State Roundup

Court rules for school in suit tied to student's death

MARYSVILLE, Mich. (AP) - An appeals court has ruled in favor of a Michigan school district in a lawsuit related to the death of a high school senior in 2012.

Steven Jahn, who was known as Jake, killed himself hours after he admitted stealing a teacher's laptop at Marysville High School, near Port Huron. Officials said they would suspend the honors student for the rest of the year and prohibit him from school functions.

Jake's family filed a lawsuit against Marysville officials, saying his due process rights were violated. A federal judge disagreed, and that decision was affirmed this week by an appeals court.

The court says school officials didn't create a danger for Jake. The court says officials discussed the possible consequences of the theft and released the teen to his parents.

Area veterans to receive bicycles for transportation

LIVONIA, Mich. (AP) - Eight military veterans will receive new commuter bicycles to help them get to work, school and health care appointments.

A ceremony is scheduled Wednesday in Livonia.

The Region 10 Veterans Community Action Team, AmeriCorps members and D&D Bicycles and Hockey will provide the Shift 1 Trek bikes as alternate, reliable forms of transportation.

The veterans also will get helmets, backpacks and security locks.

Patrols for Fourth of July target drunken drivers

STERLING HEIGHTS, Mich. (AP) - Stepped-up patrols targeting drunken drivers are planned this month around the Fourth of July holiday, so residents are encouraged to be available to serve as a designated driver, officials said Wednesday.

A movie-themed effort highlighting the importance of designated drivers is called "Who's Your D.D.?" and features movie-style posters. In a statement, the Michigan Office of Highway Safety Planning said "you don't need a cape or superpowers to be a superhero."

Law enforcement officers from police departments, sheriff's offices and the Michigan State Police will conduct increased drunken driving enforcement in all 83 Michigan counties during the crackdown, which runs through July 12.

"Our publicity efforts are designed to forewarn the public that additional patrols will be out in force, and they should make alternate arrangements for transportation when drinking," said Michael L. Prince, Michigan Office of Highway Safety Planning director.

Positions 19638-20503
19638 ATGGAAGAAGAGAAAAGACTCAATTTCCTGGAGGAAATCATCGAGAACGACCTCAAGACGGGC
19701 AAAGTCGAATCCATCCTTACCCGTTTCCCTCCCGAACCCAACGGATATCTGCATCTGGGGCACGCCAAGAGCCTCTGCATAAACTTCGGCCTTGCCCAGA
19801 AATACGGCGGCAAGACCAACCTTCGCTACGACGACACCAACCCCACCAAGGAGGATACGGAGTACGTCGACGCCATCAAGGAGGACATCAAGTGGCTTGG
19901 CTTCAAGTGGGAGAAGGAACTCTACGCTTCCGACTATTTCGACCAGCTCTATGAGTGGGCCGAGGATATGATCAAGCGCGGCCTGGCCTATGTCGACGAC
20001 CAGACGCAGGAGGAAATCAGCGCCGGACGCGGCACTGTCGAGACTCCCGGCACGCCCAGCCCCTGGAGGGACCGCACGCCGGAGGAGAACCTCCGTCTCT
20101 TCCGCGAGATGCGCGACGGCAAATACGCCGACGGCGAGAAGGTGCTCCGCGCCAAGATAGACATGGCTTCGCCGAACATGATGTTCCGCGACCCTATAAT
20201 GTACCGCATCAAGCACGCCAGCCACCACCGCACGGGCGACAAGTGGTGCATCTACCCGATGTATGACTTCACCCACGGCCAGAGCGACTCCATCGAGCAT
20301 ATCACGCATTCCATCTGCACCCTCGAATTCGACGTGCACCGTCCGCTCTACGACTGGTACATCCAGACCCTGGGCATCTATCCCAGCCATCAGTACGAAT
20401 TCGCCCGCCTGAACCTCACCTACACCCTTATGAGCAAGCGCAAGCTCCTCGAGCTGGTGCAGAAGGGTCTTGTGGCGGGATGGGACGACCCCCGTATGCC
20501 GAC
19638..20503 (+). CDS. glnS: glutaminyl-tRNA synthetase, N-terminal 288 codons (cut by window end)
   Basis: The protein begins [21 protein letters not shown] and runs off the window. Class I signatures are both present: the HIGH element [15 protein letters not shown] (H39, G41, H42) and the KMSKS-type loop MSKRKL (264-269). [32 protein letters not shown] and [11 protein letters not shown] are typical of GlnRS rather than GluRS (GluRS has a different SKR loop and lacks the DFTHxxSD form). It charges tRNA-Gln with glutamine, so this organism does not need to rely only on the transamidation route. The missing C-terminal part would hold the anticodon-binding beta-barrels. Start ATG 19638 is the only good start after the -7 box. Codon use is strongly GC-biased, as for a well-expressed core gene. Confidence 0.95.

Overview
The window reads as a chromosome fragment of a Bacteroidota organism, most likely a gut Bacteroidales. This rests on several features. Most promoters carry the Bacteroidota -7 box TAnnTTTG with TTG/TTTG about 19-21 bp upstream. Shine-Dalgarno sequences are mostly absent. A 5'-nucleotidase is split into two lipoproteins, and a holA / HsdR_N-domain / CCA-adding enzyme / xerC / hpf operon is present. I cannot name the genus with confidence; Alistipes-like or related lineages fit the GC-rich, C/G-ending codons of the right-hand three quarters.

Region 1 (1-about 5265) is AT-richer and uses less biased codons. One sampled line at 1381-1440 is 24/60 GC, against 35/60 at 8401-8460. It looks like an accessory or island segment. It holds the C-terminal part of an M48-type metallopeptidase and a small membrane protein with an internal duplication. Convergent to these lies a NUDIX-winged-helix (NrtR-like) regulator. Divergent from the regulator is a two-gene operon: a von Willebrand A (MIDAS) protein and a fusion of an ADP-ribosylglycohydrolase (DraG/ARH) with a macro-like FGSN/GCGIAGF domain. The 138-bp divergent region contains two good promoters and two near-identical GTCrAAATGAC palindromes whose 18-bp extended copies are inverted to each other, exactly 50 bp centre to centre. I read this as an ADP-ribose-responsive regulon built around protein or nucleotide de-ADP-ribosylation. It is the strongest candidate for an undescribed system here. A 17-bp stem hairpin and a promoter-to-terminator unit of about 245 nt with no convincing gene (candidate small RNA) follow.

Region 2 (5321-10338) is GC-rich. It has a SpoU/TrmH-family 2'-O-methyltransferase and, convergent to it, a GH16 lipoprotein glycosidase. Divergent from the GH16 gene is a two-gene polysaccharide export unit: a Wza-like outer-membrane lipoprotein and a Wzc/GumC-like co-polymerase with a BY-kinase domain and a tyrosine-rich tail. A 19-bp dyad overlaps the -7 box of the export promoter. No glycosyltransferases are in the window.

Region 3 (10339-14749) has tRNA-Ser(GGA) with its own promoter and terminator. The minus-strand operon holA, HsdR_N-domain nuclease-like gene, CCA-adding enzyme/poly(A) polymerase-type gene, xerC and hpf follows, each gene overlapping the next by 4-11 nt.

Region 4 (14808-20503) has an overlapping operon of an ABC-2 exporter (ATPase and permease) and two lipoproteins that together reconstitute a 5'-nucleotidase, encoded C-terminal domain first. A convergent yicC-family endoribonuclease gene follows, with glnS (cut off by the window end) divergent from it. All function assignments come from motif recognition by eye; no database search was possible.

College's new art museum to show major donation

HOLLAND, Mich. (AP) - A donation of Asian art worth more than $1.2 million has significantly boosted the collection of a new museum opening at a liberal arts college in western Michigan.

More than 500 artworks and 7,000 art-related books, publications and catalogs donated by California residents David Kamansky and Gerald Wheaton have increased Hope College's collection by about 30 percent. The school's Kruizenga Art Museum is set to open Sept. 8, with many pieces on display that have never been seen by the public before, The Holland Sentinel reported.

The new museum marks a shift in internal ownership at Hope College, with the collection and display now being handled by its new museum department instead of its art department, which had overseen the school's artwork since 1965.

As director of the museum, Charles Mason's main job is to make it relevant to the study body, he said. Mason hopes to make the museum a resource to both the college and the community, serving Hope College students and local children in kindergarten through 12th grade.

The museum is named in honor of a financial gift from Holland residents and 1952 Hope College graduates Dr. Richard and Margaret Kruizenga.

Construction on the $3 million building in Holland began in May 2013 and was completed this June. The museum will feature two galleries, with one displaying European and American art, and the other displaying Asian art.

Art will be installed in the building in July.

Woman sues, says police forced her to remove scarf

DEARBORN, Mich. (AP) - A Muslim woman is suing a Michigan police department, saying her rights were violated when she was ordered to remove a headscarf for a mugshot after her arrest.

Maha Aldhalimi was told that she was wanted for an unpaid parking violation. She says she was ordered to remove the headscarf, known as hijab, for a photo at the Dearborn Police Department last September.

Aldhalimi says she was crying while explaining that removing the scarf in front of male strangers would violate her religious beliefs. She says she finally agreed to remove it under threat.

Lawyers for Aldhalimi filed a lawsuit Tuesday in Detroit federal court, accusing Dearborn police of violating federal law. The city declined to comment.

Dearborn has one of the largest populations of Arab-Americans in the country.

Published: Thu, Jul 02, 2015


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